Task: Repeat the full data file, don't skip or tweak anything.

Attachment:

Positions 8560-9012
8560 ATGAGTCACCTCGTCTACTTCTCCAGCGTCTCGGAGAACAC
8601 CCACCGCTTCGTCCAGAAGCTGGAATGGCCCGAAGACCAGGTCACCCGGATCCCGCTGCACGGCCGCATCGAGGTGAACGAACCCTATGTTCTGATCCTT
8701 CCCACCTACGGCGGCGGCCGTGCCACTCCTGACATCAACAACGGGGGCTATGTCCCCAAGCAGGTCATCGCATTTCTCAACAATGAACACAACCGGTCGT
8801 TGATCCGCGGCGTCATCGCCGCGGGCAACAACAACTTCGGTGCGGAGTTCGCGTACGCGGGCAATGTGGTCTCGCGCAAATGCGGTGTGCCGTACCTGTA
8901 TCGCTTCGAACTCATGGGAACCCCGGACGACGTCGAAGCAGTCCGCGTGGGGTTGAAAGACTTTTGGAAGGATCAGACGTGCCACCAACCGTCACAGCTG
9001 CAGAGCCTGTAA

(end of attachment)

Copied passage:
Positions 8560-9012
8560 ATGAGTCACCTCGTCTACTTCTCCAGCGTCTCGGAGAACAC
8601 CCACCGCTTCGTCCAGAAGCTGGAATGGCCCGAAGACCAGGTCACCCGGATCCCGCTGCACGGCCGCATCGAGGTGAACGAACCCTATGTTCTGATCCTT
8701 CCCACCTACGGCGGCGGCCGTGCCACTCCTGACATCAACAACGGGGGCTATGTCCCCAAGCAGGTCATCGCATTTCTCAACAATGAACACAACCGGTCGT
8801 TGATCCGCGGCGTCATCGCCGCGGGCAACAACAACTTCGGTGCGGAGTTCGCGTACGCGGGCAATGTGGTCTCGCGCAAATGCGGTGTGCCGTACCTGTA
8901 TCGCTTCGAACTCATGGGAACCCCGGACGACGTCGAAGCAGTCCGCGTGGGGTTGAAAGACTTTTGGAAGGATCAGACGTGCCACCAACCGTCACAGCTG
9001 CAGAGCCTGTAA